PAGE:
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First report of a gastropod parasitic nematode Phasmarhabditis californica (Nematoda: Rhabditidae) in Alberta, Canada

À propos de cet article


Invasive European slugs damage a range of crops in North America, including canola, soybean, maize, wheat, strawberries, asparagus, Brussels sprouts, and ornamental plants (Barker, 2002). The status of slug and snail as pests has been growing globally, yet the widespread use of chemical control measures is less than ideal (Bailey, 2002; Wilson and Rae, 2015). Baited pellets and liquid sprays containing methiocarb, metaldehyde, iron phosphate, and sodium ferric EDTA sometimes fail to provide adequate protection for crops (Hata et al., 1997; Bailey, 2002). These products are also poisonous to birds, mammals, and invertebrates (Purves and Bannon, 1992; Fletcher et al., 1994; Bailey, 2002). In Europe and the UK, a biological control agent, Phasmarhabditis hermaphrodita (Nematoda: Rhabditidae) against slugs and snails has been formulated into a biological molluscicide (Nemaslug®) for horticultural and agricultural application (Glen and Wilson, 1997). This nematode is a facultative parasite that can complete its life cycle without a host; however infective stages can penetrate and infect slugs and snails. The larvae feed on the host and develop into adults, which are hermaphrodites and primarily oviparous (Maupas, 1900). The nematodes kill the host within 4 to 21 days and eventually produce a new generation (Glen and Wilson, 1997; Tan and Grewal, 2001). To date, no Phasmarhabditis species has been found in Canada, though a few species have been discovered in the United States, including P. hermaphrodita, plus two new species, P. californica and P. papillosa (Tandingan De Ley et al., 2016; Mc Donnell et al., 2018). These new finds have spurred interest in identifying a natural biological control agent against slugs in Canada.

Methods and results

A total of 2,406 slugs were collected from residential gardens and local nurseries during a survey in the greater area of Edmonton. Nine slug species (Arion fasciatus, A. hortensis, A. rufus, Prophysaon andersoni, Deroceras reticulatum, D. invadens, D. leave, Ambigolimax valentianus, and Limax maximus) were identified, representing three slug families (Arionidae, Agriolimacidae, and Limacidae). Slugs were returned to the lab and exterminated by severing the head, and placed individually in a petri dish lined with a moistened filter paper. The dishes were then incubated at 12 hr light, 18°C, 80% RH, and 12 hr dark, 12°C, 60% RH. The slugs were monitored over the course of two weeks for the presence of nematodes. Nematode samples were taken in triplicate and stored in 95% EtOH before molecular analysis. We found a putative Phasmarhabditis species in association with an Arion rufus slug (id verified by R. Mc Donnell, OSU), collected from the exterior grounds of a local nursery. PCR amplification and subsequent direct DNA sequencing of an ~800 bp segment of the nematode 18S ribosomal RNA gene revealed a sequence that was 100% match to the 18S rRNA sequence for P. californica (KM510210; Tandingan De Ley et al., 2014, 2016) in GenBank. Our newly generated P. californica 18S sequence was submitted to GenBank under accession number MT135094.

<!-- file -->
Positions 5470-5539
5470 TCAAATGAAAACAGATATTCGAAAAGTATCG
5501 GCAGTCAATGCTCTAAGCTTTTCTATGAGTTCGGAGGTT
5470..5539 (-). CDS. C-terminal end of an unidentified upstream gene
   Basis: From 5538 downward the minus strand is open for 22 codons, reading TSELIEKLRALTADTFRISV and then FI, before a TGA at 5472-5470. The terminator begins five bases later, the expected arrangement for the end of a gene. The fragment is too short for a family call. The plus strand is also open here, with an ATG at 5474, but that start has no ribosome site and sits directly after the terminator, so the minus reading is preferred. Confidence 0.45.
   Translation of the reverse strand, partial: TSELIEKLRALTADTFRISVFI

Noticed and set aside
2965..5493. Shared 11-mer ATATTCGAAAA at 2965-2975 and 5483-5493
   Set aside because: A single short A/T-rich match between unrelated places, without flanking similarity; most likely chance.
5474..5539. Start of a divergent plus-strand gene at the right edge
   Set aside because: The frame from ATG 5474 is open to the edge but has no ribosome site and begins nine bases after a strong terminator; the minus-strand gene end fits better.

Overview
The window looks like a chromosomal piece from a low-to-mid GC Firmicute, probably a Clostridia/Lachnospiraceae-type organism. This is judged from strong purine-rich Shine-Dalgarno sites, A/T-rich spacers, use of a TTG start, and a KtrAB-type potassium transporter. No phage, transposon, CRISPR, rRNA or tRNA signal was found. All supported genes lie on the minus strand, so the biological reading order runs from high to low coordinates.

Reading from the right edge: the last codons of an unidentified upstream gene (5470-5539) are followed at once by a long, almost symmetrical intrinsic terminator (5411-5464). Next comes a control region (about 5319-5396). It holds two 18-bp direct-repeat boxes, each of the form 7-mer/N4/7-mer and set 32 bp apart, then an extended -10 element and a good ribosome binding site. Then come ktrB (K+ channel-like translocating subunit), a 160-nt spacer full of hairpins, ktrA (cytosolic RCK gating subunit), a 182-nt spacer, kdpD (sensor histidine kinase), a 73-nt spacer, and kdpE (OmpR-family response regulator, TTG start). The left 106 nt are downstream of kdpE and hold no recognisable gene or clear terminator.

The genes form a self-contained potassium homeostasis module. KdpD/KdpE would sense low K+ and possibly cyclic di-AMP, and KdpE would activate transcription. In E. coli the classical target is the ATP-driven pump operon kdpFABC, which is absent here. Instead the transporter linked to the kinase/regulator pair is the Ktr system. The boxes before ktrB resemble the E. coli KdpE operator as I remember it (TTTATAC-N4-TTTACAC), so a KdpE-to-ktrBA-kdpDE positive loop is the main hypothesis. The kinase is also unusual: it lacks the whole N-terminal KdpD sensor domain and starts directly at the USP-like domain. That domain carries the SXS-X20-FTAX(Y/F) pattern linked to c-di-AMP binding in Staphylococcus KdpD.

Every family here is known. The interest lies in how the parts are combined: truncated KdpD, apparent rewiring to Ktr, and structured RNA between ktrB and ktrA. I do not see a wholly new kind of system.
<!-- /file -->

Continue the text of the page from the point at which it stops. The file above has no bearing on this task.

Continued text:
This is the first study to report on the occurrence of P. californica in Canada. Our results highlight the need for further field surveys in Canada to determine the distribution and abundance of this nematode. The nematode P. californica was first described in association with a slug in California (Tandingan De Ley et al., 2016) and has recently been isolated in New Zealand (Wilson et al., 2016) and Europe (Carnaghi et al., 2017). The discovery of P. californica in Canada has potentially significant regulatory implications for pest management generally and specifically for biological control against a growing slug problem. Biological control has many advantages over chemical pesticides as it offers greater specificity while using fewer toxic chemicals. For example, P. hermaphrodita only attacks slugs and snails, and is harmless to other organisms, such as earthworms, birds, and beneficial insects (Rae et al., 2007). Research on the infectivity and host specificity of this Canadian strain against pestiferous and native gastropods is needed to determine its potential as a biological control agent in Canada. Furthermore, Phasmarhabditis sp., a facultative parasite, could also be employed as new genetic model nematodes to study the evolution of parasitism (Andrus and Rae, 2019; Luong and Mathot, 2019).

Volume Open
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Life Sciences, other